The stock market will be closed on Wednesday to honor George H.W. Bush. I haven't heard yet whether the TSP will be processing transactions that day or not, but I assume there will be no share price updates.



The S&P 500 / C-fund boldly moved above several layers of resistance on high volume. The question is whether it was triggered by what I talked about above. That is, short-covering before the trade meeting with China, or just money managers not wanting to miss out if there was a good resolution to that meeting. Again I am writing this before I see any futures market reaction, and I don't know what will happen, but I do know it should be emotional and whichever way it breaks, it may not necessarily stay in that direction. There is room above to roam before it hits the next resistance area and it is debatable whether that may be the top of a big bear flag.




Apple continues to struggle but recently the market has shaken it off. As I mentioned last week, it has usually been - as goes Apple, so goes the market, but not so much recently. New leaders generally emerge after a bear market. Apple is in a bear having fallen 20% from its highs and breaking below key support. It may just be forming a bottom but this is one to keep an eye on to see if stocks in general are getting ready to rally back, or if this is a temporary bounce off the lows. And can the broader market rally if Apple doesn't? The new 90-day halt on tariffs could help here since I believe the tariffs may have been a lot of what was weighing on Apple.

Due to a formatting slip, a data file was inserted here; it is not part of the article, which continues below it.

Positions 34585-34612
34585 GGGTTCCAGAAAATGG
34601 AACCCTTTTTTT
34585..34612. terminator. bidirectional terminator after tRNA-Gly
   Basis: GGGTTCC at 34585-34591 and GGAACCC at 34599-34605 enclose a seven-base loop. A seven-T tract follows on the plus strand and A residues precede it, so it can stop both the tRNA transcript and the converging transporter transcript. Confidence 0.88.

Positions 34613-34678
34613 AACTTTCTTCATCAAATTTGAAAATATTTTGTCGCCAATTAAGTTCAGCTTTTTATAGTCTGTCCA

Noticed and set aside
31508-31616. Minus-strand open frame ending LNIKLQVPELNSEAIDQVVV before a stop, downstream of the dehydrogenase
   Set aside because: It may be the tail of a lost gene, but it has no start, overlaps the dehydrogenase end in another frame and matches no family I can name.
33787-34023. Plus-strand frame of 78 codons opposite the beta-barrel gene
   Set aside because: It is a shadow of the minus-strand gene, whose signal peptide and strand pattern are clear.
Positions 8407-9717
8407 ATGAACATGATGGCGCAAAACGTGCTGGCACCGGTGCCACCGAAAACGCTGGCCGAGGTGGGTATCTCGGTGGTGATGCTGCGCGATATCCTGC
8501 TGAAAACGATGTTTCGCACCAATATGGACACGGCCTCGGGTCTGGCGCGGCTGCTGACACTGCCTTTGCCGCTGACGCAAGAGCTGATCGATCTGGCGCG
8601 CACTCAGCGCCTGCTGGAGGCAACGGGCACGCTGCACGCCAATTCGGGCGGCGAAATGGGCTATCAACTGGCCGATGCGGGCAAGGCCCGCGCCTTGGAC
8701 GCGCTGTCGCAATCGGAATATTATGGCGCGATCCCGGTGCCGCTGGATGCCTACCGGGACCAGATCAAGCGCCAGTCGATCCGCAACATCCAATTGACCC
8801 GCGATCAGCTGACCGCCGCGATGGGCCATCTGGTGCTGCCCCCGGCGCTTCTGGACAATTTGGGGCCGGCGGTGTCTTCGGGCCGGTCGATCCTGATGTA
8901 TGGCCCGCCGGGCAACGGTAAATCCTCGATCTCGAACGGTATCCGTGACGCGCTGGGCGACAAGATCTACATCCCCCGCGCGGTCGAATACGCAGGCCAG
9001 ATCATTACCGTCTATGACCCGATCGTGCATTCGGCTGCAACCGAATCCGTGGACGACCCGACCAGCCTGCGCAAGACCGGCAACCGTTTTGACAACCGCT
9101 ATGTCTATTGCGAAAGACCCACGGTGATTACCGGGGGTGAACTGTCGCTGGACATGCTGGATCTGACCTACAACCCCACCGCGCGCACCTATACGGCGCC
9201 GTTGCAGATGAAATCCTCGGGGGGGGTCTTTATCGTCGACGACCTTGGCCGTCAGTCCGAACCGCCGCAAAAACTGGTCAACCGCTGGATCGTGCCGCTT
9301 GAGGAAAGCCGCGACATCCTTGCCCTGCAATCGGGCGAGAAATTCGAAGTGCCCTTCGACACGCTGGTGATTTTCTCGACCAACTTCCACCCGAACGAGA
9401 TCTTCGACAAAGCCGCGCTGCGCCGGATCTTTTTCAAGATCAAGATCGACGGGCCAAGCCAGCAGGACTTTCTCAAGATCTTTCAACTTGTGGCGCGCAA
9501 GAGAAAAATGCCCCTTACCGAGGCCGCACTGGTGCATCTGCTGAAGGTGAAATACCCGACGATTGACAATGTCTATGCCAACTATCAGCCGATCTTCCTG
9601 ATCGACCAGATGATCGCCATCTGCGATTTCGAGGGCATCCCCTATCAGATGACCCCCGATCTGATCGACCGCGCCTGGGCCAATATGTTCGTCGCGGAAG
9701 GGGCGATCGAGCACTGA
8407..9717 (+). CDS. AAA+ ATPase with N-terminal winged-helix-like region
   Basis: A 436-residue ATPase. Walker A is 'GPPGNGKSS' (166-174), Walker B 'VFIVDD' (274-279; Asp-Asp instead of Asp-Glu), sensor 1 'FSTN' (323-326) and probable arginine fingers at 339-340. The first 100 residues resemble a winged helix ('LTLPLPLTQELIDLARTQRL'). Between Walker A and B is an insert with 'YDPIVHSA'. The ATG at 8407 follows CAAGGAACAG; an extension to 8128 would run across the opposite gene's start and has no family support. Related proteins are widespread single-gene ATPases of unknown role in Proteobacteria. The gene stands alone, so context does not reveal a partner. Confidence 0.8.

The DWCPF (S-fund) has bounced nicely off its double bottom, but it is nearing some resistance, and if that holds we could be looking at a possible bear flag.




The I-fund has been having all kinds of problems, and the recent rally in the dollar hasn't helped. To me this looks like a big bear flag (blue). The small red bear flag within it is debatable since the angle of the flag portion is fairly steep and could be interpreted as a small "V" low. But, the big flag would prevail although it could rally up to 64.0 in the short-term and still be in that flag.





The dollar is in a rising trading channel putting pressure on the I-fund, but also U.S. stocks in general. As we talked about last week, this correction in stocks started right when the dollar bottomed in late September.




The AGG was down slightly on Friday although the TSP gave the F-fund a modest gain. A reminder that while the AGG trades all day while stocks are open, the bond market actually closes an hour earlier than the stock market, which may account for the difference since the AGG tanked in that last hour of trading. The AGG is in a short-term rising channel off the lows, and was all of November, but it is now testing the 200-day EMA again, which held in September and October.




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Thanks for reading. We'll see you back here tomorrow.

Tom Crowley


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SPY (C Fund) (delayed)

(Stockcharts.com Real-time)
DWCPF (S Fund) (delayed)

(Stockcharts.com Real-time)
EFA (I Fund) (delayed)

(Stockcharts.com Real-time)
AGG (F Fund) (delayed)

(Stockcharts.com Real-time)